01. November 2007 · Comments Off on Y’all cut that out · Categories: General

Professor Barry Sanders* is back with a reply to his critics: “Y’all quit picking on me!”

Kidding. I am sure that Professor Sanders is sophisticated and would never be caught dead throwing ‘y’all’ about in conversation.

His reply does seem a tad whiny. It’s not his fault, you see, because the military operates behind a scrim of secrecy and it’s really difficult to get information out of them. You’d think the military is some kind of bureaucracy or something.

That and people were correcting his mistakes in a way that was not respectful. Shame on y’all. Professor Sanders is from the academic world where people are more polite and don’t call bullshit in such vulgar ways.

Let me begin by saying that this is a new world for me, the world of blogging.

One could be unkind and reply that the world of logic, facts and clean prose is new to him as well.

As a friend told me from the outset, one cannot take on the military in this country, without getting knocked about.

Is there a lot to criticize about the military? Darn right there is. My own beef is not that he is taking on the military but that he did so with a poor logic and ratty data.

As for the Standard, Goldfarb does not like the line, “The USS Lincoln helped deliver the opening salvos and air strikes in Operation Iraqi Freedom.” He says the Lincoln has no “guns.” I took that line from the Navy’s own web site. If I am wrong, the military has it wrong.

Reading comprehension is clearly not Professor Sanders strong suite – the Navy web site doesn’t mention guns but ordnance. Ordnance is typically defined as ‘stuff that goes boom’, but they don’t mention guns. Clearly the Navy is wrong for not being specific and inserting verbage like this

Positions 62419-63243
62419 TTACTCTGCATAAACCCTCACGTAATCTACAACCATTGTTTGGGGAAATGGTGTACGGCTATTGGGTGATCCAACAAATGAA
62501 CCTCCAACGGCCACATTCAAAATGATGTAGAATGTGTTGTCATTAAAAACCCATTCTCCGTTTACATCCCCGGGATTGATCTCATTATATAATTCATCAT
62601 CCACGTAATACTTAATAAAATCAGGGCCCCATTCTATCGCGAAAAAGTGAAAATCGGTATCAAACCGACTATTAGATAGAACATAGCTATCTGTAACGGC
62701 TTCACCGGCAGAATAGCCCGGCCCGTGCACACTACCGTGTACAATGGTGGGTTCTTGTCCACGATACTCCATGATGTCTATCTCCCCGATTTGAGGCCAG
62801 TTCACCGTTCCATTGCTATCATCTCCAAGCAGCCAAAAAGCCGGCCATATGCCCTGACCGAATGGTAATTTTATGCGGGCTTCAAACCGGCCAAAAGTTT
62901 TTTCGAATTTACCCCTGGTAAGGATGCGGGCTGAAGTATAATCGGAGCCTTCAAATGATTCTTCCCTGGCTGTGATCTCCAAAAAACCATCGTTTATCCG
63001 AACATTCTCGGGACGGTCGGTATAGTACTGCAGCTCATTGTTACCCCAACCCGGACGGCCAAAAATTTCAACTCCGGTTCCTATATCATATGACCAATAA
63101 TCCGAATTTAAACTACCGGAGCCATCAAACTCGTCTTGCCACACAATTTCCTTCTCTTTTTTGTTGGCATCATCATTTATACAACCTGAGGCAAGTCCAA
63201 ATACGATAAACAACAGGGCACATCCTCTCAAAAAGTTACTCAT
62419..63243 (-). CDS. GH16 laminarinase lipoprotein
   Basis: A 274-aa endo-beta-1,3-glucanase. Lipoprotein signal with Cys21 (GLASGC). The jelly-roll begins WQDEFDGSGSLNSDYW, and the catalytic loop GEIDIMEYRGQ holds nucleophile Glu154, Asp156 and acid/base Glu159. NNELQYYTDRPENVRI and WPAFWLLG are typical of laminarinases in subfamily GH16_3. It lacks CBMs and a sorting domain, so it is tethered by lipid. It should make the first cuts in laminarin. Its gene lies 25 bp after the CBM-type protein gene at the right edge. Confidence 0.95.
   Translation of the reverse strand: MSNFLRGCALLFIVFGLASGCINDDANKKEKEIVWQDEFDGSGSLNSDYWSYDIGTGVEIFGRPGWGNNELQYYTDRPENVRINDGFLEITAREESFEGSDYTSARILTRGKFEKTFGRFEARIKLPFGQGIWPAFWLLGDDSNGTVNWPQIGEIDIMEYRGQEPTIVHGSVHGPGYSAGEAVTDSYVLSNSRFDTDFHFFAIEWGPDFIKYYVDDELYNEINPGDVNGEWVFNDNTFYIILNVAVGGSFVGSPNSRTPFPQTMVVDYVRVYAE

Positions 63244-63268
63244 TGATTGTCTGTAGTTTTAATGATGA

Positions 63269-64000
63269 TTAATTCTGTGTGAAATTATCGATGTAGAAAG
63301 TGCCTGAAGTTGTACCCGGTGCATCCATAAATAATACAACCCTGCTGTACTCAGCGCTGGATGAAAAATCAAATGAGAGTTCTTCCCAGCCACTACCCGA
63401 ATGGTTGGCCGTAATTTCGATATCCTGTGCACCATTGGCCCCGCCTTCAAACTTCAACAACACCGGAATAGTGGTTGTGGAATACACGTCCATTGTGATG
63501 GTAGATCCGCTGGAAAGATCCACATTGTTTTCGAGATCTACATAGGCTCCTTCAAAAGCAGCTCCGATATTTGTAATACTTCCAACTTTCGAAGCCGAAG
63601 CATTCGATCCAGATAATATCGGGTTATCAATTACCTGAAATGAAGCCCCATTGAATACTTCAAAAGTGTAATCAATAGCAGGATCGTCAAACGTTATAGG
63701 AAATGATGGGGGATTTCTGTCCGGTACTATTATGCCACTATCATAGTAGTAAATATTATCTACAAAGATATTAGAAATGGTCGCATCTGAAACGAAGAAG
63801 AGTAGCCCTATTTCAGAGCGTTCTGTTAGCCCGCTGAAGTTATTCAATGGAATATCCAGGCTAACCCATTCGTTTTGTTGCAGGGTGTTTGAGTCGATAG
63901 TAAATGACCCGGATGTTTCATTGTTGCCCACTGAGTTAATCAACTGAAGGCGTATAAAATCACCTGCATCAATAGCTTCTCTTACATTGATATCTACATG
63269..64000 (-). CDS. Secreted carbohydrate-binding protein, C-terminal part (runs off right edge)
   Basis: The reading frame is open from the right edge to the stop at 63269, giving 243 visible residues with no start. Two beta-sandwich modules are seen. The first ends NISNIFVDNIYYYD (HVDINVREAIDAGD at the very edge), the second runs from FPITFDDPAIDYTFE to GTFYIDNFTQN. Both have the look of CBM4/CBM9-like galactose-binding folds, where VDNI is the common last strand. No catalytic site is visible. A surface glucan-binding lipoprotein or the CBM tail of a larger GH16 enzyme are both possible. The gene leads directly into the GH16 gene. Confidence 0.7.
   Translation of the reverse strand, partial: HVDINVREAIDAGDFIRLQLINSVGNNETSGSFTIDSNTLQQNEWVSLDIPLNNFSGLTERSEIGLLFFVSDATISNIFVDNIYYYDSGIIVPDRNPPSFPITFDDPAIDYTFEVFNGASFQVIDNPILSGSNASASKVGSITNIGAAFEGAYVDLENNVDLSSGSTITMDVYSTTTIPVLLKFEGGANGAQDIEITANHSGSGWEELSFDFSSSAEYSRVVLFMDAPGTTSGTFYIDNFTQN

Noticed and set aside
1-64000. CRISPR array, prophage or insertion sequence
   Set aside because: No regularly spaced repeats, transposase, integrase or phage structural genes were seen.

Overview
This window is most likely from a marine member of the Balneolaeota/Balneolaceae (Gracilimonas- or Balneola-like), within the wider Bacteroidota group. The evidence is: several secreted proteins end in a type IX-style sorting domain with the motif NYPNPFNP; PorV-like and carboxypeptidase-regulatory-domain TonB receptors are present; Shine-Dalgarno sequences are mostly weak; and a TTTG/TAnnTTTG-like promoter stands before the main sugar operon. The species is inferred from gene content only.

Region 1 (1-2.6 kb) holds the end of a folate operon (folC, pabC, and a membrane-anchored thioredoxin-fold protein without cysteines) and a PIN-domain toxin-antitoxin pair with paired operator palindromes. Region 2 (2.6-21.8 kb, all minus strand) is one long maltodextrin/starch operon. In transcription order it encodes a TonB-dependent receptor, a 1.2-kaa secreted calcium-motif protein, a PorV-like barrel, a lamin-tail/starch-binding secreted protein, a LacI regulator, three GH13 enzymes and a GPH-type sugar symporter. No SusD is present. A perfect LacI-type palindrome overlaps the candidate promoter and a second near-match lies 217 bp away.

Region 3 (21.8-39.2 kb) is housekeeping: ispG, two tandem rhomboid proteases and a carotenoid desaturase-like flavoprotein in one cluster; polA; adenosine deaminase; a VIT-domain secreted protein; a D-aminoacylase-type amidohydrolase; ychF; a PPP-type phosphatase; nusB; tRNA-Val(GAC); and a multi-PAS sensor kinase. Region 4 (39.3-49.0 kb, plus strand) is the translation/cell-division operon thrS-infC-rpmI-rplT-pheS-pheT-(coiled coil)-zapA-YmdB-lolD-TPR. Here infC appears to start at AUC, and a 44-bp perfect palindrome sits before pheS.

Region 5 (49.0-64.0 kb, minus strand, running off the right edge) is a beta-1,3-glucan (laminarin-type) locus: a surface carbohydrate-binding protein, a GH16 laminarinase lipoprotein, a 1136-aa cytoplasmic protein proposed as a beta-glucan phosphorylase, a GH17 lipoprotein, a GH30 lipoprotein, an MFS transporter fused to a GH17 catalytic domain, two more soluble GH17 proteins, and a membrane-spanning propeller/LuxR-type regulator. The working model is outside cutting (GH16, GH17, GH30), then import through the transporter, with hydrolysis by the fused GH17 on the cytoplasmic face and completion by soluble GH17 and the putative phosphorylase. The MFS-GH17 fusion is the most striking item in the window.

Lincoln delivered a big bunch of boom stuff by airplane. Because that’s what aircraft carriers do.

Or something like that.

He (Goldfarb) claims that only one aircraft carrier is not nuclear powered and so my claim about “ship tracks” is wrong. First, does he not think that nuclear power pollutes, or that no danger exists from an accident? What does he think one should do about spent fuel rods?

The article is titled ‘The Military’s Addiction to Oil’ so the confusion might be understandable. Goldfarb took his argument from the title – if he is wrong, Professor Sanders has it wrong.

The USS Independence did move out to the Gulf in the first Gulf War, in 1991. I mixed up the dates for the two Gulf Wars and inserted the wrong one.

The article centered around current activities and never mentioned a conflict more than a decade in the past. Yet one key point was meant to jump back sixteen years and talk about a now decommissioned ship. Maybe – he’s clearly not the most organized thinker.

Also, I inadvertently left out the word battalion in the sentence, “a pair of Apache helicopter battalions can devour more than 60,000 gallons of fuel in a single night’s attack

The sentence as published was “Just one pair of Apaches in a single night’s raid will consume about 60,000 gallons of jet fuel.”  Ya – inserting battalion in the middle of that makes a whole bunch more sense.  Sure, Ace.  And I am Marie, Queen of Romania.

Let’s now turn to the question of the number of carrier task forces in the Gulf. First, from Reuters: “On January 20, 2007, the USS Stennis set sail for the Persian Gulf as part of an increase in US military presence within the Middle East. The Stennis joined the USS Dwight D. Eisenhower in the United States Fifth Fleet of operations. On May 23, 2007, the Stennis, along with eight other warships including the carrier USS Nimitz and amphibious assault ship USS Bonhomme Richard, passed through the Strait of Hormuz. US Navy officials said it was the largest such move since 2003.”

How many ships does this total? Ten or Twelve? How many “carrier task forces” does that constitute?

This is not difficult – only an academic would make it so. A ‘carrier task force’ requires a carrier.

Now – all of this has a shooting fish in a barrel feel. I wrote this as a follow-up for yesterday’s post out of a sense of obligation and in the hope that by showing people like Professor Sanders he can’t use obfuscation and bad data in his arguments we’ll get honest data and real discussion.

If not we’ll get to make fun of them, which ain’t bad either.

*Take a look at his bio page: the title of two of his books is spelled wrong. I don’t know where the Huffington Post gets this data but one suspects that Professor Barry Sanders lack of attention to detail is to blame.

Cross posted to Space For Commerce.

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